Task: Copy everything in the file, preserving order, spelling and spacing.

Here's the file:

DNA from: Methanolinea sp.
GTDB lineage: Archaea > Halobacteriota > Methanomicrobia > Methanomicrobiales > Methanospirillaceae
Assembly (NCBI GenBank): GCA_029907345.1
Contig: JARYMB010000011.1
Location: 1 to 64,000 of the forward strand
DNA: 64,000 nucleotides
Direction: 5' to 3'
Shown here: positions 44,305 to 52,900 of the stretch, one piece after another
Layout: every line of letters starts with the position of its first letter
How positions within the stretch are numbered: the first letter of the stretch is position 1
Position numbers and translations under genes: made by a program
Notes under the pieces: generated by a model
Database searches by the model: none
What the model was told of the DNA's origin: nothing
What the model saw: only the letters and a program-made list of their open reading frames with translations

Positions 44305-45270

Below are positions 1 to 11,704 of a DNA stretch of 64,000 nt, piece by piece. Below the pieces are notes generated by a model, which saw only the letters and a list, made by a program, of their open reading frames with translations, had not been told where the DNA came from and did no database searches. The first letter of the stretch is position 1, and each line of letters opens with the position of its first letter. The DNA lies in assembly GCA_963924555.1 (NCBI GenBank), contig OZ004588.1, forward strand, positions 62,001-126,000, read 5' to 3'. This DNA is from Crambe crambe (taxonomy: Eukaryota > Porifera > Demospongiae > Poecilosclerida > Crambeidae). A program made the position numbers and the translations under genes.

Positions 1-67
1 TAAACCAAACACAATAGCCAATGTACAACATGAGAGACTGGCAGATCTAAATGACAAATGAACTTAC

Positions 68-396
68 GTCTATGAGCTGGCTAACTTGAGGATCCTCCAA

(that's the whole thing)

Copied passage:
DNA from: Methanolinea sp.
GTDB lineage: Archaea > Halobacteriota > Methanomicrobia > Methanomicrobiales > Methanospirillaceae
Assembly (NCBI GenBank): GCA_029907345.1
Contig: JARYMB010000011.1
Location: 1 to 64,000 of the forward strand
DNA: 64,000 nucleotides
Direction: 5' to 3'
Shown here: positions 44,305 to 52,900 of the stretch, one piece after another
Layout: every line of letters starts with the position of its first letter
How positions within the stretch are numbered: the first letter of the stretch is position 1
Position numbers and translations under genes: made by a program
Notes under the pieces: generated by a model
Database searches by the model: none
What the model was told of the DNA's origin: nothing
What the model saw: only the letters and a program-made list of their open reading frames with translations

Positions 44305-45270

Below are positions 1 to 11,704 of a DNA stretch of 64,000 nt, piece by piece. Below the pieces are notes generated by a model, which saw only the letters and a list, made by a program, of their open reading frames with translations, had not been told where the DNA came from and did no database searches. The first letter of the stretch is position 1, and each line of letters opens with the position of its first letter. The DNA lies in assembly GCA_963924555.1 (NCBI GenBank), contig OZ004588.1, forward strand, positions 62,001-126,000, read 5' to 3'. This DNA is from Crambe crambe (taxonomy: Eukaryota > Porifera > Demospongiae > Poecilosclerida > Crambeidae). A program made the position numbers and the translations under genes.

Positions 1-67
1 TAAACCAAACACAATAGCCAATGTACAACATGAGAGACTGGCAGATCTAAATGACAAATGAACTTAC

Positions 68-396
68 GTCTATGAGCTGGCTAACTTGAGGATCCTCCAA